Books Magazine

Final Reflection of Jewish Literarture 2012

Posted on the 11 May 2012 by Polycarp55 @polycarp55
David Mamet examines the roll of being a jew amidst gentiles in his play Goldberg Street;  it is not that we want to be strange, it is that we are strangers in a land not of our own making, and one where at any time someone can attack us for being the JEW.   The JEW is the perfect foil, the scape goat for all that ills a society; because they stand out separated from others.   This separation is not of their own choosing.
Elizabeth Swados celebrates the story-telling tradition found in Jewish lives through out time in her play Esther.  Purim, to her, is the time that  
"And nothing is more gratifying for a teller of tales than to bring together people... people of distant generations and contemporaries.... Hassidim and philosophers...poets and dreams... Jews and Christians...students and teachers...and Republicans!  They are all prone to fall under the spell of certain words and they are intrigued by the density of certain silences.  There is nothing like a good story." pg 11

 I love how she plays with the traditions of Purim.  She incorporates the holiday into acts of her play.  For instance when Haman reveals his plot to kill the Jews, she has Haman say, "Shake those shakers when you hear Haman's name.  Let's shake those shakers."  I remember the noise makers of the holiday and how much joy I got from shaking them.   I loved the carnival like atmosphere that was created at my childhood synagogue, Har Ha Shem (in Boulder Colorado).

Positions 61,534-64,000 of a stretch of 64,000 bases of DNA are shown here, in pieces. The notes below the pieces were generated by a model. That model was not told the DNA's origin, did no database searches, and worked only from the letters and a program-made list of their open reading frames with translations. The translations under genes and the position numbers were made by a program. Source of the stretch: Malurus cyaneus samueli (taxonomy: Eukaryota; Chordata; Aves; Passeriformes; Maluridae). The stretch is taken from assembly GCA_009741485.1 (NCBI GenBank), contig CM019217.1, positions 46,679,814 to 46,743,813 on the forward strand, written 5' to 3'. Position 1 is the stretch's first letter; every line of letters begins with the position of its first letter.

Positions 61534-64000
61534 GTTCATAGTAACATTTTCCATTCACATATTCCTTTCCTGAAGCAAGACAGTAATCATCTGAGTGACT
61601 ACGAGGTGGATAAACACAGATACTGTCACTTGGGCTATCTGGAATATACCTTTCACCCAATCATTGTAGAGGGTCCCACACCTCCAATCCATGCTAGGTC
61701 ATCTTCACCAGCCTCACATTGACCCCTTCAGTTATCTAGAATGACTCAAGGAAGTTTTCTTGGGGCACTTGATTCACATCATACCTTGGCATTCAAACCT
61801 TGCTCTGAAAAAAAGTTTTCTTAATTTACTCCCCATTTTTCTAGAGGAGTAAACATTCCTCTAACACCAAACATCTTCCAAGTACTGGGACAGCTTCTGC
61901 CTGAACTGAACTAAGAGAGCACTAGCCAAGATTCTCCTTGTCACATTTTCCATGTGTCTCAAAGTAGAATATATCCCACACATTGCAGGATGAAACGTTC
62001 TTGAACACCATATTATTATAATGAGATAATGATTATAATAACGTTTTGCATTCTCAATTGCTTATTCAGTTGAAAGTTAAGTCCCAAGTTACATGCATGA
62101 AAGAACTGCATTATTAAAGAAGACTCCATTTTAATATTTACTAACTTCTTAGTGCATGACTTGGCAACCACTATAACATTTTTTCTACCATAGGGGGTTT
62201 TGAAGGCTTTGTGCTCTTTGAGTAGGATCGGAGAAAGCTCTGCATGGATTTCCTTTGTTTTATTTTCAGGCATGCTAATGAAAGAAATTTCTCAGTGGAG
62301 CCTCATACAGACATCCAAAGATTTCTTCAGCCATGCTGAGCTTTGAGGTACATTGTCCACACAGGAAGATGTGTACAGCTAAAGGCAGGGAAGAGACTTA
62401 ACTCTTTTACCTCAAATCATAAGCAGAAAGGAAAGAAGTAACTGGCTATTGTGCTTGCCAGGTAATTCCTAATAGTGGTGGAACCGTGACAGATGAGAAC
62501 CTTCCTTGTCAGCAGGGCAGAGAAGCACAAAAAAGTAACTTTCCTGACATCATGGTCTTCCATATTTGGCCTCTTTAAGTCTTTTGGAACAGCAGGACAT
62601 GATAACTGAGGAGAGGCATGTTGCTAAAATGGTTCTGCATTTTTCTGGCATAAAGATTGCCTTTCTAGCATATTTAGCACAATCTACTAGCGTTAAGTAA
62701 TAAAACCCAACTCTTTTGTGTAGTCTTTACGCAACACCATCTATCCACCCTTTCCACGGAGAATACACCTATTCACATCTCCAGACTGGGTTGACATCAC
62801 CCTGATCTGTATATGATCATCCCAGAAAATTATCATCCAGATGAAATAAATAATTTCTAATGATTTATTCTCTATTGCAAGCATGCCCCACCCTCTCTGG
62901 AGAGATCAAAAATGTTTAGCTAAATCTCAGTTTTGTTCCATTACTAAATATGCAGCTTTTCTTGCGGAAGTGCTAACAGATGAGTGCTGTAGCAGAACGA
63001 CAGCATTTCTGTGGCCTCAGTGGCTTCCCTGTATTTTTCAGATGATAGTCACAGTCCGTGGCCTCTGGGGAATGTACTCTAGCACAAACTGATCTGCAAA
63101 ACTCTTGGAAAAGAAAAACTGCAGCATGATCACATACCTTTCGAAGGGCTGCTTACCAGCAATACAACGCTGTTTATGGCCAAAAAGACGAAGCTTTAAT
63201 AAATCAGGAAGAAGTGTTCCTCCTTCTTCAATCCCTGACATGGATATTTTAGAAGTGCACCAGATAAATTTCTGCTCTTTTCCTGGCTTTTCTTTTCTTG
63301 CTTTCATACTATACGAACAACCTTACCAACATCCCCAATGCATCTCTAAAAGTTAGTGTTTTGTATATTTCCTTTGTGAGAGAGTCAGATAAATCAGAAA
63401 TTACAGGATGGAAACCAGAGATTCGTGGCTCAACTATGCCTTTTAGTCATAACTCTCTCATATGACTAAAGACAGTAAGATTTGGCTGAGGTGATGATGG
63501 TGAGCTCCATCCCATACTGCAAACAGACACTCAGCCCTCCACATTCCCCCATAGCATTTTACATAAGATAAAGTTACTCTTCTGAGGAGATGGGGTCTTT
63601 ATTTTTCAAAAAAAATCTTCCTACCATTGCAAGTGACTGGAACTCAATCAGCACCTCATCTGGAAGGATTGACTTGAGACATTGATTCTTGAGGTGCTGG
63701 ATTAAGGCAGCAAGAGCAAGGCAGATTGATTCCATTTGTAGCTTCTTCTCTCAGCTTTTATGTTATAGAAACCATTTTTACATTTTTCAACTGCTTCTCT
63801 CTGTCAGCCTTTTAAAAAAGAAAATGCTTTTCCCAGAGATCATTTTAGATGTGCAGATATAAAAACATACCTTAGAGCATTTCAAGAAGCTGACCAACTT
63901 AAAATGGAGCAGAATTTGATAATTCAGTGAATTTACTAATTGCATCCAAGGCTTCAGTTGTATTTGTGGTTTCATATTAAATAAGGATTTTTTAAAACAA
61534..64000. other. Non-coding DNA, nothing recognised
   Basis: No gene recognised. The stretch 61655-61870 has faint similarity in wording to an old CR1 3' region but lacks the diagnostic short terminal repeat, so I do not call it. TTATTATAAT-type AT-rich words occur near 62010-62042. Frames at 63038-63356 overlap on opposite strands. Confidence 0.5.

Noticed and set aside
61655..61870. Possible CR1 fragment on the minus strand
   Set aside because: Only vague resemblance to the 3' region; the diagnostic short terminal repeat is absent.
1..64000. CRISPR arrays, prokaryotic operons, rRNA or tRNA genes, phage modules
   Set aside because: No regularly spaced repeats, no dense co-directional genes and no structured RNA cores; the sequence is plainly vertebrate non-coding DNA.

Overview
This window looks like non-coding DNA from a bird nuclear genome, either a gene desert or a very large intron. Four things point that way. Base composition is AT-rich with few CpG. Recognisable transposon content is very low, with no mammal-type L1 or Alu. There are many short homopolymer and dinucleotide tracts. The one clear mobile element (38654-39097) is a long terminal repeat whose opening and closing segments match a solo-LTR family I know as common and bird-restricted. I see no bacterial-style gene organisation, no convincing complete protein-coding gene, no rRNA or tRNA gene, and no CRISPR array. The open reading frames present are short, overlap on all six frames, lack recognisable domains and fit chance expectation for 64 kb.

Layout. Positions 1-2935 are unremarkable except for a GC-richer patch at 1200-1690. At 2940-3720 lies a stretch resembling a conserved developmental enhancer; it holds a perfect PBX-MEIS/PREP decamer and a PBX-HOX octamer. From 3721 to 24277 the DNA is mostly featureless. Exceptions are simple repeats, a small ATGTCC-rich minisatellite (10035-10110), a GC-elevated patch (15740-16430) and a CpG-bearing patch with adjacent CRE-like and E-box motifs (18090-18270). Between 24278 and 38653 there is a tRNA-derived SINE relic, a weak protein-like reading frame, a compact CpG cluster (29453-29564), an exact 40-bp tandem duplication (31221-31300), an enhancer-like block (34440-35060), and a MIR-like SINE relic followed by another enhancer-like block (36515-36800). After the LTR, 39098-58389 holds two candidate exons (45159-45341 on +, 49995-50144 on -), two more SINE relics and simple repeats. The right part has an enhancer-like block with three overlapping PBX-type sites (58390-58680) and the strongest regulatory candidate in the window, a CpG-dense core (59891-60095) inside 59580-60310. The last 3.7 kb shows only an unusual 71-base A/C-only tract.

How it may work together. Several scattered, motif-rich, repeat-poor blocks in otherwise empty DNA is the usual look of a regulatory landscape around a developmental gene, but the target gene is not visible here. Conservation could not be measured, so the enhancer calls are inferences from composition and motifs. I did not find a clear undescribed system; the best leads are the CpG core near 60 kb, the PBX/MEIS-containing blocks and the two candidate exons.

Ultimately, Purim is not so much a tale about these things as it is a celebration of memory.  Let us celebrate.  Let us remember those who suffer.  Let us remember every second of our tiny, but significant joys and let us grow generous and strong.
pg 81.
Sholom Aleichem utilizes the bible in his every day thinking, and is pensive with care.  The traditions are much more than a holiday off from school.  They are an integral part of everyday life in Yidsburough.  He, like a good Jewish Son, has memorized the torah and has written its words on his heart.   He also grasps with great care the character of his mother, and of his father. He knows how to tell the truth and still honor the beauty that is at the core of his parents. We, the reader, are given a glimpse into the private life of Yiddish Families.
There does not seem to be a fourth wall between the readers and the writer, as he talks directly to us: "but the one who is not should read with care, for its essential that he know who Buzie is."
shares the complexity of being Jewish in a small Jewish community.  He shares the complex networks and class divisions in the small town.  The synagogues in the story are not one but multiple types. Each synagogue caters to the need of a certain segment of the Jewish Community;  there are synagogues to butchers, to bankers, to the pious, to the impious, to the rich and to the homeless.   The various prayers at the synagogues gather together into a cacophony of rich prayer to one God.  One reads of struggles, but feels the complete happiness that gathers beneath God's wings.

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